That God may teach thee, that by this He was pourtraying the fore-messenger of the Saviour, He straightway subjoins the election of the Priests. You will attain again to the whole scope of the passage by ruminating on some such idea as this, and not amiss, as seems to me. On the completion of the tabernacle the ordering of the lamp is introduced, and immediately after, the appointment and function of the priests. For at the completion of the law and the Prophets, shone forth the voice of the forerunner crying in the wilderness (as it is written) Prepare ye the way of the Lord, make straight the paths of our God; immediately after whom is the ordination and manifestation of the holy Apostles by Christ. For the Lord chose out twelve, whom also He named Apostles.

Our consideration of the lamp being herein completed, let us look again at the Voice of the Saviour. He was (saith He) the burning and shining lamp, and YE were willing for a season to rejoice in his light. He blames in the Pharisees their habit of mind unlearned and hard to be brought to obedience and convicts them again of being sick with incomparable ill-instructedness and not able to understand even what they professed to know, and very far indeed from an accurate knowledge of the law, wholly ignorant of what the Lawgiver was pourtraying afore in outline through Moses. For by saying that he was the burning and shining lamp, He shames (it is like) those who did not yet understand that which was long ago too limned out in figures of the Law: by saying, and YE were willing for a season to rejoice in his light, He introduceth them again as ever preferring their own will to the Divine Decree, and accustomed to follow only whom they would. For whereas the lawgiver (says He) commanded the lamp always to shine and be burning, YE were willing for it to shine not always, but for a season only, that is for the very briefest period. For ye at first marvelling quenched (as far as you are concerned) the light of the lamp, most unreasonably accusing him that was sent from God, and not only yourselves refusing to be baptized, but also forbidding him from baptizing others. For ye sent to him, saying, Why baptizest thou then, that is, why dost thou enlighten to repentance and the knowledge of Christ? The Saviour then brought a charge alike of folly and transgression of the Law upon the senseless Scribes and Pharisees, contending with them in behalf of the words of John. This I think that the blessed Luke also understanding, most excellently declares and cries aloud against their folly, saying, And all the people that heard, that is, the words of the Saviour, justified God, being baptized with the baptism of John: but the Pharisees and lawyers rejected the counsel of God against themselves, being not baptized of him.

36 But I have greater witness than that of John; for the works which the Father hath given Me to finish, the very works that I do, bear witness of Me that the Father hath sent Me: 37 and the Father Which sent Me HE hath borne witness of Me.

Even though he was the lamp (saith He) both depicted by the books of the law, and proclaimed afore by the voice of the holy Prophets, that he should one day appear, beaming before the true Light, and declaring among you, that ye ought to put in good order the way of your Lord and God: yet since he haply seemeth to you not trustworthy, albeit so great in virtue, by reason of your innate unruly and most absurd folly, I proceed now to what is greater, against which probably ye will say nothing, ashamed before the very beauty of truth even against your own will. For I am no longer receiving glory by the words and judgements of men, nor shall I deem it needful to collect testimonies to Myself from bare words, but I will commit My affairs to witness more credible and far greater than these, and from the very magnificence of My deeds I make manifest that I am God by Nature, and of God the Father, and I nothing wrong Mine Own laws, trans-ordering them to whatsoever I will, and trans-elementing things which were darkly spoken to those of old, from the grossness of the letter to spiritual contemplation.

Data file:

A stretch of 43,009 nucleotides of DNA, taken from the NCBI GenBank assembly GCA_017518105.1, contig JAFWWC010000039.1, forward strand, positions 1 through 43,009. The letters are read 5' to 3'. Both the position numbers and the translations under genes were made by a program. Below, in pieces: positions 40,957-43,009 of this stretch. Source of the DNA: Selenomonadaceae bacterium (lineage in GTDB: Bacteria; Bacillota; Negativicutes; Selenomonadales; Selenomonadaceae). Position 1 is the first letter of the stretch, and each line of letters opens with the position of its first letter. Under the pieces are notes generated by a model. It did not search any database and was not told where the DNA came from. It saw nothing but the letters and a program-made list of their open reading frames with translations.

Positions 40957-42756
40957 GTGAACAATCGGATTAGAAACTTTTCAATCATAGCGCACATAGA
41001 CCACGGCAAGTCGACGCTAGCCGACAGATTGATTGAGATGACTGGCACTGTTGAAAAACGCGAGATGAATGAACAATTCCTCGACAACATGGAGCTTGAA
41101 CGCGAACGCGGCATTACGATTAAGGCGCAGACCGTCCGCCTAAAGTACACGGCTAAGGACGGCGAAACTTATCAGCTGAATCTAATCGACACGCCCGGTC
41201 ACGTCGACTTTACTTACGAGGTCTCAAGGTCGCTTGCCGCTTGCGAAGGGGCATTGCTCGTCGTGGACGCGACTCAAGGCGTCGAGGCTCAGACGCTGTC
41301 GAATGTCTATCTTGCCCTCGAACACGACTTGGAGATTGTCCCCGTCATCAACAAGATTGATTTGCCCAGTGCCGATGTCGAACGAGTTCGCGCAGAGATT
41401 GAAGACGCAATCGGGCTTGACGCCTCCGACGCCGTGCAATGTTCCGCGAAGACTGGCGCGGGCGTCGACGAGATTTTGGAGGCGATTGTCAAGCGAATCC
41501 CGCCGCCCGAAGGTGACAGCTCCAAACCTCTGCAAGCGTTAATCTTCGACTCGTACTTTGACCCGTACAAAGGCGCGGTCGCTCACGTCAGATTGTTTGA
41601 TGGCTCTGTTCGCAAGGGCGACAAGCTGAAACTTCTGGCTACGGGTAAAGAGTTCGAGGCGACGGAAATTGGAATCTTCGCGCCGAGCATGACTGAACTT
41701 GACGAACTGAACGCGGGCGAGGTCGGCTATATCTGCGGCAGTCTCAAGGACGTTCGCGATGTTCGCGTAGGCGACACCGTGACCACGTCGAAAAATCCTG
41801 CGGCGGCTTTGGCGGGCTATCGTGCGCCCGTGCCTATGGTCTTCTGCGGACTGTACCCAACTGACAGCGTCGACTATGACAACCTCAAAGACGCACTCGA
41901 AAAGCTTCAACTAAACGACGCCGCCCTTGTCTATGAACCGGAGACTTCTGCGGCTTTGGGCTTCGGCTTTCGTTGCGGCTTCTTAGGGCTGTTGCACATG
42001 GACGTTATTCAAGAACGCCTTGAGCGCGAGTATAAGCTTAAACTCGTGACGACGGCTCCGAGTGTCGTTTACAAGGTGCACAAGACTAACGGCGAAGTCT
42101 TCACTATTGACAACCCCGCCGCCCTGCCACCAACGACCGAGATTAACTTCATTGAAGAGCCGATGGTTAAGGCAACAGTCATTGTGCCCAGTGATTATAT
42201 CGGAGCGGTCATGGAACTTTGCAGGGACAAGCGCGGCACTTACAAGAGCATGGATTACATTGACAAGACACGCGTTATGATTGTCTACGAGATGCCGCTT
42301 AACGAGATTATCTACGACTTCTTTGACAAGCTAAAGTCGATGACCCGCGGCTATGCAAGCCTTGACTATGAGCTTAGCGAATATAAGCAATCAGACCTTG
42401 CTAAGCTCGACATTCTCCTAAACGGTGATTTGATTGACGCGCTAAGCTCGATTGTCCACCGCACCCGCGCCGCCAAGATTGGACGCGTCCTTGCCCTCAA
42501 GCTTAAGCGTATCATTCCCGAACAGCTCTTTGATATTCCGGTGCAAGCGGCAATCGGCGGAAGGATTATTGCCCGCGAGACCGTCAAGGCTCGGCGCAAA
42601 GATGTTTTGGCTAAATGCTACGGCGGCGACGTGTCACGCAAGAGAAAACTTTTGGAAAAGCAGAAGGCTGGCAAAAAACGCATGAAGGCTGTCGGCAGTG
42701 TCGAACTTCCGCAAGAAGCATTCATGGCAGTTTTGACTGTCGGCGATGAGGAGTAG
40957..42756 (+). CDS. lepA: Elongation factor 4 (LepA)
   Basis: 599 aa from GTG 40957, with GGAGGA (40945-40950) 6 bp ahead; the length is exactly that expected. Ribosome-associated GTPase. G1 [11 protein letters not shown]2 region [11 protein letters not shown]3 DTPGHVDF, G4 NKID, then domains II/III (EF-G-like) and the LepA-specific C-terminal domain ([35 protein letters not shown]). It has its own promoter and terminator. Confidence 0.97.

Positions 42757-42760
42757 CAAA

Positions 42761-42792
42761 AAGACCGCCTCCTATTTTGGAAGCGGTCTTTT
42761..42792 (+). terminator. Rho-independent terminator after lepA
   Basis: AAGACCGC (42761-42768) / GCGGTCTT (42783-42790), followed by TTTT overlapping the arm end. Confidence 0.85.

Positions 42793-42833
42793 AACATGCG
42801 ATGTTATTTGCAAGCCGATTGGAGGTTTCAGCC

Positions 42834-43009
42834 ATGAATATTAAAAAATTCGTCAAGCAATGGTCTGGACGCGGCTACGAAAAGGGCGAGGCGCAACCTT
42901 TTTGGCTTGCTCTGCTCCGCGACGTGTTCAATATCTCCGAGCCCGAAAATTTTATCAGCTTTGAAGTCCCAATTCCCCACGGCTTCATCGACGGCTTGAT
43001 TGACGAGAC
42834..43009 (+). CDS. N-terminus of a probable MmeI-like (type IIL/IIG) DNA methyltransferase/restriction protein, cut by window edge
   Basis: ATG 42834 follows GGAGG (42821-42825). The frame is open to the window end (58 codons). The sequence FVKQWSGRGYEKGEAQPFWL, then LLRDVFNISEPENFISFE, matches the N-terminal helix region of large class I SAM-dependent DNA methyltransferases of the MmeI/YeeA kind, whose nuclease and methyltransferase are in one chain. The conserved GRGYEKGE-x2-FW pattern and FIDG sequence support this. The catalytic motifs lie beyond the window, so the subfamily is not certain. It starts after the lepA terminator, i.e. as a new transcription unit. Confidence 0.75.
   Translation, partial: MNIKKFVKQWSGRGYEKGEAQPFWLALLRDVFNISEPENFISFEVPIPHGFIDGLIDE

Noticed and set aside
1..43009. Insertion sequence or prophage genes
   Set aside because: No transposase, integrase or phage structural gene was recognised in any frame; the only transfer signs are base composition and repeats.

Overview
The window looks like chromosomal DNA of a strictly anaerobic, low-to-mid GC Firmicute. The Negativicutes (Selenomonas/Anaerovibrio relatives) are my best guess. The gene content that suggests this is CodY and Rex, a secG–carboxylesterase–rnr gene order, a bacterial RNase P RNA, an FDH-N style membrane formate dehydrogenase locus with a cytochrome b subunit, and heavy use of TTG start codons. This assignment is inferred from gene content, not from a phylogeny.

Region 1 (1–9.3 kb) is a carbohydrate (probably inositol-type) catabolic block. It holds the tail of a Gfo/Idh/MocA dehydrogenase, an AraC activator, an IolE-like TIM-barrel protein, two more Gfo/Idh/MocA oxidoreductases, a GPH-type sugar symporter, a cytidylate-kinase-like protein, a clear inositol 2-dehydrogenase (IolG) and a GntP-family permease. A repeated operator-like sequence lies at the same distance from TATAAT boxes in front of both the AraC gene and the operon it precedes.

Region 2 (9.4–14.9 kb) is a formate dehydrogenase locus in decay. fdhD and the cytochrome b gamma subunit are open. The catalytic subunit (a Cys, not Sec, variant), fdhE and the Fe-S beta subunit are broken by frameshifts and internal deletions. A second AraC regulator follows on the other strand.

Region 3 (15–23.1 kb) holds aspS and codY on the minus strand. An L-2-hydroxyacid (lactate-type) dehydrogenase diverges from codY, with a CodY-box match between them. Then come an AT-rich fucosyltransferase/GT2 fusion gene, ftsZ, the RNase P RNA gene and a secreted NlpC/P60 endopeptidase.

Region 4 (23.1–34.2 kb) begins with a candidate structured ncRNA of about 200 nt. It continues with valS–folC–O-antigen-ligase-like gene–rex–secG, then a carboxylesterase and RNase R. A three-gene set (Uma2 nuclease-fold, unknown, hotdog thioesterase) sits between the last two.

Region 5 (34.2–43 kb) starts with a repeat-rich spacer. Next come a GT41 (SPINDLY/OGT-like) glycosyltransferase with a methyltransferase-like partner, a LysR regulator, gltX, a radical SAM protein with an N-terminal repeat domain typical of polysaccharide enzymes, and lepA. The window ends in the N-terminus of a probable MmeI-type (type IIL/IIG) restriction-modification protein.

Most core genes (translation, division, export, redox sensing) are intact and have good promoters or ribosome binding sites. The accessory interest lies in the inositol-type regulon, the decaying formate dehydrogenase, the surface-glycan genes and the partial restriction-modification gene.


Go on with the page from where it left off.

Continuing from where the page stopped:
But let him that loves learning consider again that the Saviour by saying that He is well witnessed to by His works as to His being by Nature God, teaches clearly, that it was not possible that God-befitting Operation and Power should be in all exactitude in any one, unless he too were by Nature God. For He is testified of by His works, in no other way (I suppose) save this. For if He is seen a Finisher of the works of His Father, and whatever things are more suited to Him Alone, these He too accomplisheth by His Own Power: how shall it not be clear to every one, that He hath obtained the Same Nature with Him, and Radiant with the Properties of the Father, as being of Him, hath Equal Power and Operation with Him?

Yet He says He hath received the Works from Him, either by reason of the garb of human nature and servant’s form speaking more lowlily that was needful, and this economically, or extolling by the title of gift the good Pleasure and Approval of the Father, in regard to all His wondrous Miracles. For thus does He affirm that He was also sent, in that He emptied Himself, as it is written, of His unalloyed God-befitting Dignity by reason of His Love for us. For He humbled Himself, and we shall find the lowliness of this His humbling Himself in no other ways than in those whereby He sometimes speaks as Man. To this agreeth that which is said by the Psalmist of Him in human wise for our sakes, I was set a King by Him upon Sion His Holy Mountain declaring the Law of the Lord. For He That is King for ever with the Father, Co-enthroned and Co-seated, as God with God who begat Him, says that He has been ordained King and Lord, saying that what as God He had, He received when He was made Man to whom reigning is not inherent by nature, but both the title and reality of lordship are wholly from without.